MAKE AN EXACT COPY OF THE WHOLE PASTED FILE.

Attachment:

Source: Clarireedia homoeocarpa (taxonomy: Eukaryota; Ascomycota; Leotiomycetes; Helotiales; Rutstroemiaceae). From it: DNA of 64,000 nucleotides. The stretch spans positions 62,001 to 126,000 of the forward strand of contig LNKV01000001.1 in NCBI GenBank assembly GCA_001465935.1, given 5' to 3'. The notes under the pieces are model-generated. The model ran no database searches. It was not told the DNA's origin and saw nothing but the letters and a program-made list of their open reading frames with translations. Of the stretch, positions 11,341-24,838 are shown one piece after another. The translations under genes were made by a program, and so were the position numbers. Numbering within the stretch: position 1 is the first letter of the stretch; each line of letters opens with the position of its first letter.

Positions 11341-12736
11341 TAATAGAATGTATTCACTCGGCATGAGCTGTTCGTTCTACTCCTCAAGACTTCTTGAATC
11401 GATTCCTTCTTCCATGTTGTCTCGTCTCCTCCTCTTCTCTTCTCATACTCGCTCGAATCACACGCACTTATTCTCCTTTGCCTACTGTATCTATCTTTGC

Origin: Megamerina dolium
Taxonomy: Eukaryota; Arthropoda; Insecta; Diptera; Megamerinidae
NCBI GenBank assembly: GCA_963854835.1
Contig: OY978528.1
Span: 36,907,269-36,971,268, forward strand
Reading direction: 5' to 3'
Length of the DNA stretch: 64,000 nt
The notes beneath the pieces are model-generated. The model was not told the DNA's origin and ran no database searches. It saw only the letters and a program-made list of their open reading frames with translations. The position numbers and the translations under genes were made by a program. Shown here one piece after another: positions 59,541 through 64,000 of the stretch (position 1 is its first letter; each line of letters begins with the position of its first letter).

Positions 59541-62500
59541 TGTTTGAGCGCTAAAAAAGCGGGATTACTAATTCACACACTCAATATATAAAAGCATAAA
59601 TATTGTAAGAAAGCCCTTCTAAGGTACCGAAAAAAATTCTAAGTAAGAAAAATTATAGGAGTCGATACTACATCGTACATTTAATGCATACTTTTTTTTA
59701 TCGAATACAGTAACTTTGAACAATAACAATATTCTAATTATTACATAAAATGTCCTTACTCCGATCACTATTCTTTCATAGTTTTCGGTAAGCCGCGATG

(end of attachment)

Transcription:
Source: Clarireedia homoeocarpa (taxonomy: Eukaryota; Ascomycota; Leotiomycetes; Helotiales; Rutstroemiaceae). From it: DNA of 64,000 nucleotides. The stretch spans positions 62,001 to 126,000 of the forward strand of contig LNKV01000001.1 in NCBI GenBank assembly GCA_001465935.1, given 5' to 3'. The notes under the pieces are model-generated. The model ran no database searches. It was not told the DNA's origin and saw nothing but the letters and a program-made list of their open reading frames with translations. Of the stretch, positions 11,341-24,838 are shown one piece after another. The translations under genes were made by a program, and so were the position numbers. Numbering within the stretch: position 1 is the first letter of the stretch; each line of letters opens with the position of its first letter.

Positions 11341-12736
11341 TAATAGAATGTATTCACTCGGCATGAGCTGTTCGTTCTACTCCTCAAGACTTCTTGAATC
11401 GATTCCTTCTTCCATGTTGTCTCGTCTCCTCCTCTTCTCTTCTCATACTCGCTCGAATCACACGCACTTATTCTCCTTTGCCTACTGTATCTATCTTTGC

Origin: Megamerina dolium
Taxonomy: Eukaryota; Arthropoda; Insecta; Diptera; Megamerinidae
NCBI GenBank assembly: GCA_963854835.1
Contig: OY978528.1
Span: 36,907,269-36,971,268, forward strand
Reading direction: 5' to 3'
Length of the DNA stretch: 64,000 nt
The notes beneath the pieces are model-generated. The model was not told the DNA's origin and ran no database searches. It saw only the letters and a program-made list of their open reading frames with translations. The position numbers and the translations under genes were made by a program. Shown here one piece after another: positions 59,541 through 64,000 of the stretch (position 1 is its first letter; each line of letters begins with the position of its first letter).

Positions 59541-62500
59541 TGTTTGAGCGCTAAAAAAGCGGGATTACTAATTCACACACTCAATATATAAAAGCATAAA
59601 TATTGTAAGAAAGCCCTTCTAAGGTACCGAAAAAAATTCTAAGTAAGAAAAATTATAGGAGTCGATACTACATCGTACATTTAATGCATACTTTTTTTTA
59701 TCGAATACAGTAACTTTGAACAATAACAATATTCTAATTATTACATAAAATGTCCTTACTCCGATCACTATTCTTTCATAGTTTTCGGTAAGCCGCGATG